One thing we constantly seek to develop is leadership. We read books about it, hear sermons on it, admire it in great heroes of the faith and builders of large churches. There's no doubt that leadership is one of the most influential ingredients for success, longevity and real impact.
One critical ingredient we often overlook is leadership's less famous cousin – I call it ‘followship’. Followship is much less glamorous than leadership and doesn't get much attention, but it is critically important.
Truth is you will only be able to lead to the degree you successfully follow.
In the creative frame of reference, followship can often be wrongly seen as difficult, confusing, or even weak… this could not be further from the truth. Followship is a sign of true humility and security; we see this in the lives of Joshua, David, Paul, the disciples and many others throughout the Bible. And not only that – faithfully following your leader also releases them to focus on the things that only they can.
There are definite strategies to be a successful follower in a creative setting, whether you are the worship pastor, a volunteer, staff member or somewhere in between.
Here are four key traits I've found helpful when trying to follow my leaders as best I can. I've done my best to keep these practical… (we’ll save the theology for another time).
First: Know what they want before they want it.
From the little things like whether they want a double espresso or a cappuccino, to the bigger things like where they do their best work. Know what their favourite album is, what their favourite movies and places are… everything. Knowing these things will give you insight into what they may want both now and in the future. Don't go over the top and head to borderline stalker status – but do take the responsibility to see that what they want is outworked. Making an effort to understand your leader’s likes and dislikes in your area of involvement can go a long way.
Second: Be on their page.
It's not their job to 'get' you and cater to your personal preferences – it's the other way around. Your purpose as a follower is to release your leader to greater heights and new opportunities. Be aware of their calendar, priorities and other things that don't actually involve you. You are not, surprisingly enough, their entire universe 😉 Know what they're going to want and then put yourself in the position to provide it for them.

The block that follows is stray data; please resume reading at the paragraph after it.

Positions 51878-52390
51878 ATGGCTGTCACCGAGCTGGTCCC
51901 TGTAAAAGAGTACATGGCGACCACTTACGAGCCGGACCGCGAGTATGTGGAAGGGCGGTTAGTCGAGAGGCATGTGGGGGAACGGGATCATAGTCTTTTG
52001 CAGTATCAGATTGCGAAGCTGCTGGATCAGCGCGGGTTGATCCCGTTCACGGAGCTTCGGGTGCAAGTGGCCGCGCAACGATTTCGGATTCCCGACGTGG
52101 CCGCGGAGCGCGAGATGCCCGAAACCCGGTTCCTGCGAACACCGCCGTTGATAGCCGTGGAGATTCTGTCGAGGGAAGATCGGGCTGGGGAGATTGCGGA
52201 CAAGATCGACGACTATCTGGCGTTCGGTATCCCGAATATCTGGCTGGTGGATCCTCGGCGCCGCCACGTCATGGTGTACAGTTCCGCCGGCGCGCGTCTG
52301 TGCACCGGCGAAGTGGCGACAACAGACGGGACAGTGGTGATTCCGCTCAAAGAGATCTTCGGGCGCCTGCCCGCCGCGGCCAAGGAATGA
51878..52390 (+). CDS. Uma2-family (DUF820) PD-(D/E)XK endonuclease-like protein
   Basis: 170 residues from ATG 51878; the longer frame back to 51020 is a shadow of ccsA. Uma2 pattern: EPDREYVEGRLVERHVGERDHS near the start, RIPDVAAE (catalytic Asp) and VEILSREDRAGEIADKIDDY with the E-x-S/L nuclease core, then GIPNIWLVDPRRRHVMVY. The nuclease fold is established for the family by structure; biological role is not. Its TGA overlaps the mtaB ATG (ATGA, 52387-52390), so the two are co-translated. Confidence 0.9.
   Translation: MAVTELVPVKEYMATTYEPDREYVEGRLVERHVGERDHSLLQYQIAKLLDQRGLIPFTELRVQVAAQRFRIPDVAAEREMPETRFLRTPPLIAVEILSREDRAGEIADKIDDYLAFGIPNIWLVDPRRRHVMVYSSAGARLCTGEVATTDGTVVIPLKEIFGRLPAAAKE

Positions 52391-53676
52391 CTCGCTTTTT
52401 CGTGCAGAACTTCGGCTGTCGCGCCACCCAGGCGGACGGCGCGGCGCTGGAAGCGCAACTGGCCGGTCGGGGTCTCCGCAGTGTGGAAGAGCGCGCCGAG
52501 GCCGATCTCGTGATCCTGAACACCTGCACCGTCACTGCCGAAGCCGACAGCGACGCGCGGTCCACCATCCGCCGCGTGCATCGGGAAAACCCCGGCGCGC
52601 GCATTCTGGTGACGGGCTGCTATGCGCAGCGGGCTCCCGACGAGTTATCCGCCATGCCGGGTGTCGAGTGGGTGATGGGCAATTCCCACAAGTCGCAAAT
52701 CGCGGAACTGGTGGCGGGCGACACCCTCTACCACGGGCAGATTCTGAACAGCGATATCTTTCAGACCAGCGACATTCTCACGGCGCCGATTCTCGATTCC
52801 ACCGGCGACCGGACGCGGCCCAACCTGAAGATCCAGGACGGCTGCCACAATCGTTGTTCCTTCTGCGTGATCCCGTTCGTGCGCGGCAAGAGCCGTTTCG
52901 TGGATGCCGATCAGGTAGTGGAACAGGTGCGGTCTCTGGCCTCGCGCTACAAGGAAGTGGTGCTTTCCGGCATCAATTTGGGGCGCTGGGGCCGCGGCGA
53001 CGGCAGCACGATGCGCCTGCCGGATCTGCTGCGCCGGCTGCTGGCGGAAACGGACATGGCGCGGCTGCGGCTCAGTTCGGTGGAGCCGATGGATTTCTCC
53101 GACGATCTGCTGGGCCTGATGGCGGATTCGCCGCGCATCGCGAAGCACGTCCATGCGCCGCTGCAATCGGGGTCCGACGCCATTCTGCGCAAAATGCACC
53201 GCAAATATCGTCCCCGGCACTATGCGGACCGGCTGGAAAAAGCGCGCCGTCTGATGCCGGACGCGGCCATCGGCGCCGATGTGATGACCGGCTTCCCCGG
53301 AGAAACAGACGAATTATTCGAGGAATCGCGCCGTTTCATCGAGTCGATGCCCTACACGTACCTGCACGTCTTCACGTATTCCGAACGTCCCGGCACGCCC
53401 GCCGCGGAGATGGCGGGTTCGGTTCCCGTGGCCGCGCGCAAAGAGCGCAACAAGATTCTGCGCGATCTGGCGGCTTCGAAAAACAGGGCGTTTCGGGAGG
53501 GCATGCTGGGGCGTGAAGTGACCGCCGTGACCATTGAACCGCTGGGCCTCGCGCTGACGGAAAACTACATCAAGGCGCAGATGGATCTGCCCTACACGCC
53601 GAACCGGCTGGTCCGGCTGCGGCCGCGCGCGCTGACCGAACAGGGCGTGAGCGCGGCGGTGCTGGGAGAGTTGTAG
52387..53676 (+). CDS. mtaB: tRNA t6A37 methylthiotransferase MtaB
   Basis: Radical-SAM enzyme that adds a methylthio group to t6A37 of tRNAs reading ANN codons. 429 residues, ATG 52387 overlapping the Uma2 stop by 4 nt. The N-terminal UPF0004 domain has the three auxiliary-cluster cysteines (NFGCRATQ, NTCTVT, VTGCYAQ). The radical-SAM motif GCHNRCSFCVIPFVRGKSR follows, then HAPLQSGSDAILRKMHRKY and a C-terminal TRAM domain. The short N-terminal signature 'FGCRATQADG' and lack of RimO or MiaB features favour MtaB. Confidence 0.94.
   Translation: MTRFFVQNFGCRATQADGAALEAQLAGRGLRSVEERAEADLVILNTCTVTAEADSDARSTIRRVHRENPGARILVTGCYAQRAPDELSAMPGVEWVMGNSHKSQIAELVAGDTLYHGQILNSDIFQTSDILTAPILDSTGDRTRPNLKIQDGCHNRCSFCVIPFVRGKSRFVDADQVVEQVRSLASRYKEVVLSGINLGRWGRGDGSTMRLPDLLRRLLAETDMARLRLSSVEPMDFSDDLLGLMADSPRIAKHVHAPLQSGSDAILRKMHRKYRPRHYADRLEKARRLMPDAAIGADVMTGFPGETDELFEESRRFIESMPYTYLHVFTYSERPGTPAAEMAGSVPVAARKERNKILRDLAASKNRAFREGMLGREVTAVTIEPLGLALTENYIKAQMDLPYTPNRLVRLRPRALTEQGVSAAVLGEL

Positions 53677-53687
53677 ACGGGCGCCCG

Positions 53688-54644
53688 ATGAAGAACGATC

Third: Bring solutions not just problems.
A good follower doesn't take their problems to the leader for them to solve. Good followship takes a problem to the leader along with several suggestions for potential solutions to choose from. In fact, good followship solves the problem when possible, then tells the leader what happened and how it's already been taken care of.
Fourth: Don't be precious.
Good fellowship isn't self seeking, covetous or looking for praise. You need a thick skin to be a good follower. Whatever you can do to serve your leader, do it. Don't get upset if you give them an idea that gets used but they get the credit. Refuse to get bitter and disappointed if they don't thank you for all the hours you put into that event, project, song or design. Don't feel like they owe you anything… because they don't… You are a follower and you are there to serve. You are placed with purpose to release your leader and push them forward.
I am the first to say I am not the best at these skills (and they are skills that can be learnt, taught, and developed)… But I am practicing as much as I can.
What about you? What ways have you found to develop ‘followship’ in your own relationship with your leaders?